When The Age visited Exhibition Street on Friday morning, a truck had stopped in the middle of the designated bike lane to service a construction site. But, on Queens Bridge Street, there were no cyclists in sight shortly after 9am.
Lawyer Louisa Borchers started riding to work in the city from Brunswick East after COVID lockdowns.
“If you have a look at the amount of bike riders that are riding in an hour before and after work, there’s a huge number now following the lockdown, and the bike lane has made it actually safe.
“It feels genuinely pretty safe being on the separated bike lane, which is probably the main reason that I do [cycle].”
Louisa Borchers feels safe riding in the separated bike lane.Credit:Jason South
Lincoln Walkom, who rides to work from Ascot Vale daily via the protected lanes on Exhibition Street, said he was disappointed to learn of the council’s decision.
“If you’ve got some designated roads for bikes it makes it a lot safer for everyone,” he said.“How many people in the city are really driving in to the shops anyway? Most people will catch public transport.”
Daniel To has been running Panini Bar on Exhibition Street for 12 years.
“When I talk to the general public they say that they don’t come into the city because it’s hard to find a park,” he said.
“I think it’s really poorly designed.”
He said it was hard for workers to come and do maintenance tasks at his cafe because they struggled to find a park. Delivery drivers also complained about the lack of loading zones.
Mike McNess, secretary of the Transport Workers Union Victoria, said the bike lanes were installed without consulting the transport industry, and the removal of safe loading zones had caused severe disruption for delivery workers.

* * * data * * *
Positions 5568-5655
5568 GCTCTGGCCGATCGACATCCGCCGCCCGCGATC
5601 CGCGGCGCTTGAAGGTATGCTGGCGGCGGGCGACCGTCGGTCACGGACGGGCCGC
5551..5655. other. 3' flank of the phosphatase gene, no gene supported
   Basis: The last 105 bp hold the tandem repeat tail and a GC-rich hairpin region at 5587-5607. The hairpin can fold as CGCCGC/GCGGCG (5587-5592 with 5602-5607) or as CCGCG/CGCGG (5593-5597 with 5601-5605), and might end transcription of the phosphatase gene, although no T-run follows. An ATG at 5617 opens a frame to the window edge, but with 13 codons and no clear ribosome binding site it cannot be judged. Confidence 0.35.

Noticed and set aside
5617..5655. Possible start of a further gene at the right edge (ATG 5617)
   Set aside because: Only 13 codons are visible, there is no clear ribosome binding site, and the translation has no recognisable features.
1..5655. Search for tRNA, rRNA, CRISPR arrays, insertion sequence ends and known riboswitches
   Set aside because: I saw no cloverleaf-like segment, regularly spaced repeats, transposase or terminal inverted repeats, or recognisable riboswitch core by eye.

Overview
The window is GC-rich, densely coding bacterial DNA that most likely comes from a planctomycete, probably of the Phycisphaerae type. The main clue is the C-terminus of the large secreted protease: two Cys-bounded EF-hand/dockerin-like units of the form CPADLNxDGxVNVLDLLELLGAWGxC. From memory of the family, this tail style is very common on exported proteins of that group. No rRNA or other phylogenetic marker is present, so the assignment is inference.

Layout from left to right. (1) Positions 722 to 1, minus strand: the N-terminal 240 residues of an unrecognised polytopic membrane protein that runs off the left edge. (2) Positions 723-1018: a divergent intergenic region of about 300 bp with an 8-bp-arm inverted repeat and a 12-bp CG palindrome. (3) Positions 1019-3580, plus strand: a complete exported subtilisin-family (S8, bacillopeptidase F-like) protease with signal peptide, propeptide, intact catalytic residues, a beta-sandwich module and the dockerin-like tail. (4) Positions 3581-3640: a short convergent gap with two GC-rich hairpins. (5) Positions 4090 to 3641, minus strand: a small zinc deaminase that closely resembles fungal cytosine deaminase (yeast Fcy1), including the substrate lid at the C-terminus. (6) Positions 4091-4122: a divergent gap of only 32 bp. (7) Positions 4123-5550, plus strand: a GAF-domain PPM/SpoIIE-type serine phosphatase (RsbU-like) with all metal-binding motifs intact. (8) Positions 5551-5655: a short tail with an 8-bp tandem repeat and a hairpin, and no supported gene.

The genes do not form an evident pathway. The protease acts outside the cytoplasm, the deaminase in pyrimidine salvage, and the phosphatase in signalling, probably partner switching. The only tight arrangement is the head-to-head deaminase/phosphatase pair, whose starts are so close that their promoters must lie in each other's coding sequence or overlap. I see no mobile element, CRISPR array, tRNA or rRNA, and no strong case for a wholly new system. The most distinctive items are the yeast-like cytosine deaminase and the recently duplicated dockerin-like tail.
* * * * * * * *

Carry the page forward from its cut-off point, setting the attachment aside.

“The suspension of these lanes is a step in the right direction,” he said.
“We need to double the number of safe loading zones in the city before people get seriously hurt, or even killed. Each building block between each street must have a safe loading zone.”
City of Melbourne Greens councillor Rohan Leppert said cycling was the most effective congestion-busting policy available to the council.
“No growing city in the world is trying to bring more cars into their centres, because no government can magic up more road space in dense urban centres,” he said.
“What we can do is make the available space work as efficiently as possible and yes, that means more high-capacity bicycle lanes (which also cater for the boom in e-scooters), plenty of loading zones and fewer on-street car parks.”
Leppert said he hoped the pause was temporary and not “a Trojan horse for a shock jock’s parochial vision for the city”. “What an awful place to live that would be,” he said.
Capp said if the city did pause the rollout it was still on track to meet its targets for its protected bike lane program under its 2030 transport strategy.
Robin Deutschmann, an architect who cycles 10 kilometres into the city from Coburg, said he regularly found himself in hairy situations while riding in the city. “Exhibition Street used to be probably one of the most dangerous streets. It’s still not perfect, but this separated bike lane makes a big difference,” he said.
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